This concern is based on first-hand experience, that while very dated, may well be relevant. Way back in the last century when I was Director of Information Services at MIT, one of my directives was to build a campus computer store. I was told by my boss, Jim Bruce, VP of Information Systems, that I should run the store like a business, which is what we did.

And the computer store was very successful and quite popular with the students. What wasn’t popular with them was that the PC choices were limited to IBM PCs, period. It quickly became apparent to me and to my staff who ran the store that we needed to offer students a lower cost alternative. It didn’t take an MIT degree to figure out that this meant Dell computers. This decision seemed like a no-brainer; keep the IBM PCs for faculty and staff who might prefer the “name brand” and provide a reliable and low cost alternative to the students. But when I ran this decision by Jim Bruce I hit a stone wall. “Steve, don’t you know that IBM just gave Sloan (the B-School) $700 million?” There is no way we can put Dell in the computer store, that’s that.”

So my concern for The Engine is that while it’s founding premise is laudable, making it a VC firm rather than a campus incubator means that the pressure for financial performance will be at odds with it’s mission to fund tech startups that require more time (and perhaps more capital) to develop. As Kirsner writes:

At a university forum in December, (Israel) Ruiz (MIT treasurer)said he could imagine The Engine investing in “low-cost diagnostic technologies for developing countries that don’t generate much profit,” as one example. How will community good weigh against the potential financial return as companies are selected to be part of The Engine?

Also concerning is the number and makeup of the board of directors and investment advisory committee. While Google exec Jeremey Wherheimer and GE Ventures CEO Sue Siegel look like great fits, I question the added value of two Krafts – Robert AND Jonathan, and Linda Pizzuti Henry  of Boston Globe Media Partners. These business people totally lack the deep technical and startup company building experience typically found in top notch VCs firms. And it probably goes without saying but VCs don’t have investment advisory committees – they are the investors!

So while I’m rooting for the engine – especially to fund some of the many post-docs who have great research that can be turned into viable companies – I’m very concerned that like the NeXT computer, which was also sold at MIT’s campus computer store, it’s a tweener. The NeXT was not nearly as powerful as the Sun and other workstations needed by researchers, but far more expensive than the PCs and Macs used by students and others who required ease of use rather than Unix and raw MIPs. Like the NeXT, The Engine seems to try to straddle the distance between being a VC firm and being an extension of the many other MIT organizations that foster entrepreneurship on campus.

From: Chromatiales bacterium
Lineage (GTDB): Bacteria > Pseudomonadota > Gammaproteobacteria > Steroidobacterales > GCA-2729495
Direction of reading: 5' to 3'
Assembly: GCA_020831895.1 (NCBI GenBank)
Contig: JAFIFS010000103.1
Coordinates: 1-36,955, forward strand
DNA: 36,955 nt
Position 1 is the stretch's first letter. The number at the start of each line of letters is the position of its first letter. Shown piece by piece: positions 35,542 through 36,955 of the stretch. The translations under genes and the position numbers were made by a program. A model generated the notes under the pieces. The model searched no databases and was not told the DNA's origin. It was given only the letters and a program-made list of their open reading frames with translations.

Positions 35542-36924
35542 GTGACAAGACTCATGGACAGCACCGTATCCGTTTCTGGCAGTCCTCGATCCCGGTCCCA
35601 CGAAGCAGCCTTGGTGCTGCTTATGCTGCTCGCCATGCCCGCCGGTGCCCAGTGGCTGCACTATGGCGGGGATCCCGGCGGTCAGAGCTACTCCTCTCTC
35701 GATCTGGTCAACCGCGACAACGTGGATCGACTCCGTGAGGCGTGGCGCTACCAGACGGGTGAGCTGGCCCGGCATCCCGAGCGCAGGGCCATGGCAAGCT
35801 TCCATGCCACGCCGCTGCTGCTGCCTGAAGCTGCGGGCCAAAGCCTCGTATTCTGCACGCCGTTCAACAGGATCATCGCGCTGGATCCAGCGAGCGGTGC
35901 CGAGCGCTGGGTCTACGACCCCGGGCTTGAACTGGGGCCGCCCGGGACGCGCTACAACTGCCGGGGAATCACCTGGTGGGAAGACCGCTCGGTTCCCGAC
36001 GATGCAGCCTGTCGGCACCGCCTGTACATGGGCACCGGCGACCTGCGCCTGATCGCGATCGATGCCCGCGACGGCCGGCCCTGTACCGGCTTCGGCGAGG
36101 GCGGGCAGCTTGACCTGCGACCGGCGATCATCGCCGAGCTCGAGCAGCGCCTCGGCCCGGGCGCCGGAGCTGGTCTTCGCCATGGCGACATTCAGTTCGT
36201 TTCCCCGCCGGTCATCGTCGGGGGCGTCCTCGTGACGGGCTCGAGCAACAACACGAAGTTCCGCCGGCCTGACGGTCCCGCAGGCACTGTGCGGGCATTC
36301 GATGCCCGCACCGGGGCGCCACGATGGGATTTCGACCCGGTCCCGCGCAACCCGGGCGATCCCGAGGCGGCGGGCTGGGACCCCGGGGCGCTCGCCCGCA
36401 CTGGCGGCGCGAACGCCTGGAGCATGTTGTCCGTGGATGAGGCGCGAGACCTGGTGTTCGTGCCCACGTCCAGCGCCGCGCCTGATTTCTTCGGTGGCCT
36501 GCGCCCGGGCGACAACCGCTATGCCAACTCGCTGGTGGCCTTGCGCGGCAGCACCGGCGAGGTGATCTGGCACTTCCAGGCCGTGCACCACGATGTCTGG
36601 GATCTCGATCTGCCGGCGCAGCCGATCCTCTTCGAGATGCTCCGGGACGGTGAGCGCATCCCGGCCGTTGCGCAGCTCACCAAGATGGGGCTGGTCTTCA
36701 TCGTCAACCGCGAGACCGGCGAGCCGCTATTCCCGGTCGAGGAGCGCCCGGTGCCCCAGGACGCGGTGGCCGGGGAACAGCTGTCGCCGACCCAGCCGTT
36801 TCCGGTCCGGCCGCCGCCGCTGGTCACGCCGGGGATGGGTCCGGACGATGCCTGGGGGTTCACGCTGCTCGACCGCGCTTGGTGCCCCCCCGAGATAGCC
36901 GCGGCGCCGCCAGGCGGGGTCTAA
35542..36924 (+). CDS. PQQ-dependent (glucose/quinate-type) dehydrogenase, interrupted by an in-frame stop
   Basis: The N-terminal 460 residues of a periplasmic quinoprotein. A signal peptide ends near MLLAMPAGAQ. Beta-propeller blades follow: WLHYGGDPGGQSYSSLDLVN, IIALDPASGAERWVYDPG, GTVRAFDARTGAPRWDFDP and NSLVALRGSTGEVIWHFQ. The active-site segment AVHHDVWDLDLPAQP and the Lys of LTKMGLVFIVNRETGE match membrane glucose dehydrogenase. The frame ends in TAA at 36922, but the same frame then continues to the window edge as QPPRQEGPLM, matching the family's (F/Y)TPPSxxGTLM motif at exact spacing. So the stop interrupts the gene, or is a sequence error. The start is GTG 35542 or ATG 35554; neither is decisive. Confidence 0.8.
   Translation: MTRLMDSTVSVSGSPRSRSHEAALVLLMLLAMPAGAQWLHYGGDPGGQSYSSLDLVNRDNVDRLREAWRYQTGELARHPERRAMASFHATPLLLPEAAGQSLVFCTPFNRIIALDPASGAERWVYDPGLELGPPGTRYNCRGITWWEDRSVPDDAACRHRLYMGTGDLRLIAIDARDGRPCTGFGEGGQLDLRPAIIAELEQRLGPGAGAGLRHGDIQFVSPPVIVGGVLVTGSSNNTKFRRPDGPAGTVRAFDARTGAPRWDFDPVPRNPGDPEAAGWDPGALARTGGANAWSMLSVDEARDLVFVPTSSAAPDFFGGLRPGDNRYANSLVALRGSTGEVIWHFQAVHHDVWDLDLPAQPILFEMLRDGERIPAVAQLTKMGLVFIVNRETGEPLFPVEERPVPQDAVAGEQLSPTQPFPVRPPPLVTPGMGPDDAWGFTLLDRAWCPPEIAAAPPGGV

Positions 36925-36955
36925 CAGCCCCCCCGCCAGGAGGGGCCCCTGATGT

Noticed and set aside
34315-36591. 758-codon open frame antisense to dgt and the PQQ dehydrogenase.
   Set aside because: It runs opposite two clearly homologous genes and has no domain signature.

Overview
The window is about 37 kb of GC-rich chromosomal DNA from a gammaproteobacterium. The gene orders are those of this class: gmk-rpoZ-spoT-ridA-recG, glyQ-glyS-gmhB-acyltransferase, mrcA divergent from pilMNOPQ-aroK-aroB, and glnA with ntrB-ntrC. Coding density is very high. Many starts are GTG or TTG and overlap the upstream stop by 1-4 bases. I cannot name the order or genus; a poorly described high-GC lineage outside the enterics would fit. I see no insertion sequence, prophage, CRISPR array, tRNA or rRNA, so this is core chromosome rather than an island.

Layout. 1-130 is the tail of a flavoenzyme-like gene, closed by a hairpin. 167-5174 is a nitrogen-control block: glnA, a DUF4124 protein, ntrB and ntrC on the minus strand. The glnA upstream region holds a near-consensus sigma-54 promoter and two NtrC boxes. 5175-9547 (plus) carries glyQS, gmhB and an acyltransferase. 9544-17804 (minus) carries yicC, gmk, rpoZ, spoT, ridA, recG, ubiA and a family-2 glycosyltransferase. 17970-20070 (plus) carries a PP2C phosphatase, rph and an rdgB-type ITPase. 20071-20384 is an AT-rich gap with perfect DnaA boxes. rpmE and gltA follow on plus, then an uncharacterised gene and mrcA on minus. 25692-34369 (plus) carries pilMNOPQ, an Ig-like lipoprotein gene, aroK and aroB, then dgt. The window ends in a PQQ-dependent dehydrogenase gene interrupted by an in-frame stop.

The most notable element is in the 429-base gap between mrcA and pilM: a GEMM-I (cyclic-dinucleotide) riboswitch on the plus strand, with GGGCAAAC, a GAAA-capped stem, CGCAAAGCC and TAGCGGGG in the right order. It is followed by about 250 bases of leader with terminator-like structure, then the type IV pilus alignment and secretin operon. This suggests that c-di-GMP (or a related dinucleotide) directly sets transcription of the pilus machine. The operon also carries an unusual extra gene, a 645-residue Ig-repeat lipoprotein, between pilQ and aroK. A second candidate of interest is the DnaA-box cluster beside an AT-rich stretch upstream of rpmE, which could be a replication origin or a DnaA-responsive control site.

It’s good that Rae seems well aware of this:

Rae calls The Engine “a very hopeful project in my mind — investing in important ideas over the long term.” But she acknowledges that it will be a balancing act between independence and collaboration with many different parties.

Let’s hope that she can keep her hands firmly on the wheel despite the crowd in her Engine room.



Exit strategies



One of the signs I’m becoming an old timer and curmudgeon is my lack of patience with the focus on exit strategies by entrepreneurs who have yet to garner a dime of revenue.

This probably stems from my first experience with venture capitalists. When my co-founder and I had a meeting with Greylock’s partners, the penultimate step to receiving an investment from the venerable firm, we got our lesson on “exit strategies.”

After getting grilled by all of the partners finally at long last, Managing Partner Dan Gregory asked my CEO and co-founder, “Well do you have any questions for us?”

And we did have one. We had both read a few books on venture capital and they all insisted on the importance of having an exit strategy. But not one of the Greylock Partners had asked us what our exit strategy was!

So that was our question, “Don’t you want to know what our exit strategy is?”

Dan Gregory answered the question quite memorably, “No, your job is to build a great company. If you do that, the exit strategy will take care of itself. And if you don’t … the exit strategy will also take care of itself.”

And that was the last time in several years of working with Greylock I ever head the term exit strategy.

This is a story I’ve told many times, mainly when early stage entrepreneurs start expounding on their  exit strategies or worrying about what their’s should be.

Now, I should say I have never succeeded in raising any angel money, despite having pitched several angel groups on behalf of a company where I was acting CEO. And as I understand it, angels are far more focused on exit strategies than VCs. Why? Because angels have shallow pockets. They can’t afford to invest in multiple rounds – Series A, B, C and beyond – the way a VC fund of $100 million or more can. So they have very short time horizons compared to VCs. They need to be able to tell their wives or husbands that they’ll be getting their investment back quickly, before they get so diluted by the VCs that their ownership is negligible.

That being said, the goal of a startup shouldn’t be gaining an angel investment. In fact it shouldn’t even be gaining any kind of investment at all – the goal should be building a great business. And if that proves to require an outside capital infusion then so be it. It may be necessary to provide angel investors with some possible acquirers – as an IPO or acquisition are really the only two exits worth talking about and an IPO is self-explanatory. You may even need to find some “comps” – companies similar to yours that have been acquired recently.

But the key takeaway is don’t build your company to be acquired – markets and acquirers change and you may totally distort your company and fail to build a great one by taking your eye off the ball and putting it on an angel’s.

The state of mentorship in India